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My Little Monster - Eps. 1-5
Andy Hanley
Author: Andy Hanley

Andy has been writing for UK Anime since 2006, and was the site's editor-in-chief until August 2017.  Contrary to popular belief, Andy is not actually a robot.

My Little Monster - Eps. 1-5

Distributor
Crunchyroll
Certificate
N/A
Price
N/A

Anyone who has watched any quantity of shoujo anime will probably know how it tends to work - girl falls for boy; boy falls for girl; couple spends an inordinate amount of time dancing around one another without progressing their relationship in any meaningful fashion; viewer throws remote control through television.  Against this backdrop, My Little Monster (aka Tonari no Kaibutsu-kun in Japan) is a breath of fresh air, to the point that within its first episode we see both a confession and a kiss - that's how quickly things move with this series.

However, before we get ahead of ourselves let's introduce the premise of the show - for starters we have Shizuku Mizutani, a serious and studious girl whose only interest in life is her education and with a personality that led to her receiving the nickname of "dry ice".  Then we have Haru Yoshida, a boy with the social mores of a runaway boar and a temper with a decidedly short fuse.  In other words, you couldn't find a more chalk and cheese pairing if you tried.

When Shizuku is press-ganged into taking school work to Haru's home thanks to his absence after a fight at school (Haru is a serial truant, incidentally) she finds herself rather disturbingly dragged into his graceless world - something which Shizuku is none too happy about, whereas Haru is thrilled to have found someone who he sees a friend.  As time goes on, Shizuku finds herself engaging with others thanks to Haru's presence, while Haru himself learns some manners and how to deal with everyday life courtesy of Shizuku's calming influence, in turn bringing them both closer together as a result.

What really lifts My Little Monster above a lot of other shoujo anime (aside from its relatively rapid twists and turns, even if some of its early work is quickly quelled to push its main relationship back into a state of impasse) is its female protagonist - in short, Shizuku is pretty much a shoe-in for the autumn season's best character.  While so many romance-focused works leave us with either a two-dimensional or simpering, needy lead female, Shizuku is a strong and determined girl with a mind of her own, and what's more she has no issues with speaking her mind.  This makes her interactions with others a joy to watch, as she refuses to be pushed around or "owned" by Haru, and although she's blunt she rarely fails to get her point across.  Yet in spite of this, we still get plenty of opportunities to peer under that cold exterior and find a girl with occasionally confused emotions thanks to the new experiences presented to her, and watching her reconcile and learn from these experiences adds another dimension to proceedings.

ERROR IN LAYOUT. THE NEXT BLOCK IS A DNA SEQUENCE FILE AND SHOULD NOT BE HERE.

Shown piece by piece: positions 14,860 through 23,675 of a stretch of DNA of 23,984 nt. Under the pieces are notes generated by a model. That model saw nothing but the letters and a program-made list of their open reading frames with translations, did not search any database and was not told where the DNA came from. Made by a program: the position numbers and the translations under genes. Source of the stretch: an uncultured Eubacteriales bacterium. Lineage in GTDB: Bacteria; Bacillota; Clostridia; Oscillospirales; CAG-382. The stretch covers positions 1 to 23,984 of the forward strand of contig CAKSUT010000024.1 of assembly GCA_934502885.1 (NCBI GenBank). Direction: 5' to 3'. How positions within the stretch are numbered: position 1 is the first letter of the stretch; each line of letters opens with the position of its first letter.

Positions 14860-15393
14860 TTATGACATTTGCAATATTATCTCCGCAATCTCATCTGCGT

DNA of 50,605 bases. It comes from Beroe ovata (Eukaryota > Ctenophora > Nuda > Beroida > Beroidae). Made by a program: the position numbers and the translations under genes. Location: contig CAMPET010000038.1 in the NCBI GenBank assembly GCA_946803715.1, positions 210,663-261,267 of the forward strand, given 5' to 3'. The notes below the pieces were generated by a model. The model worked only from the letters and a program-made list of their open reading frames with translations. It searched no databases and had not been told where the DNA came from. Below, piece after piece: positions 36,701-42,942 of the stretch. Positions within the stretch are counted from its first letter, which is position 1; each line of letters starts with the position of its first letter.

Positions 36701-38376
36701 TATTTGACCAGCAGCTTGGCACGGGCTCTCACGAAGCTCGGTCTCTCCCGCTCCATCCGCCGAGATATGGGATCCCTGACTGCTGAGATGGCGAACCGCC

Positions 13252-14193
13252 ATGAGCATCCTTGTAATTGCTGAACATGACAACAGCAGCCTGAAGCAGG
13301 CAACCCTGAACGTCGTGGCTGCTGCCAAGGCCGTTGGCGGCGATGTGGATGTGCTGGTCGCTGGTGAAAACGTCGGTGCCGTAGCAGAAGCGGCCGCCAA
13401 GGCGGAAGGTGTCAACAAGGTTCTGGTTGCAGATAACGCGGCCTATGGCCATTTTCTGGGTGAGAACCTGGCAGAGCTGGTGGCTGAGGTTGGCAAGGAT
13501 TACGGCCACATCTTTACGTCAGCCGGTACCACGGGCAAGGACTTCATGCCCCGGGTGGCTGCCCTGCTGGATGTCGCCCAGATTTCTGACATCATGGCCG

Although none of the other major characters match this level of fascination for the viewer (but she is the protagonist after all), they all have a part to play and broadly do so well - it's admittedly still a little difficult to believe in Haru as Shizuku's love interest (and one element of the first episode is enough to give him an unlikeable air that's tough to shift) but even his character is developing enough to at least make this side of the series more plausible.  As you'd expect there's melodrama, developing love triangles and family issues ramping up as the show progresses, and although none of these elements are exactly original they've all been well-written and depicted thus far.

This well-versed storytelling is backed up by equally proficient artwork - indeed the art style of the series is deceptively simple and colourful, but with a sharp attention to detail once you look a little closer to make this a show that's just as easy on the eye to watch as it is on the brain.  The show's soundtrack is also enjoyable, and its voice acting cast pretty much nail all of the characters involved well enough.

Despite my prodding fun at the typical shoujo mind-set at the start of this review, I'm actually rather a big fan of a good shoujo romance story, but regardless it still feels refreshing to see My Little Monster trying to do things a little differently at least in part, bringing us a series where there's a very real feeling that its main relationship can progress substantially throughout the series.  By no means is this show perfect (it also displays some of the more troubling elements of the genre, particularly in aspects of Haru's behaviour which are somehow passed off as acceptable), but it's an enjoyable watch with a lead female who you can't help but root for, which in itself puts it into the upper echelons of shoujo anime adaptations.

You can currently watch My Little Monster in streaming form right here at UK Anime Network!


Extras:

Japanese audio with English subtitles.  Video is available in 360p, 480p, 720p and 1080p resolutions; HD formats and removal of advertisements available to paid subscribers.


8
It has its flaws, but My Little Monster is a well-crafted romance series with perhaps the most likeable and relatable female lead the genre has seen in some time.
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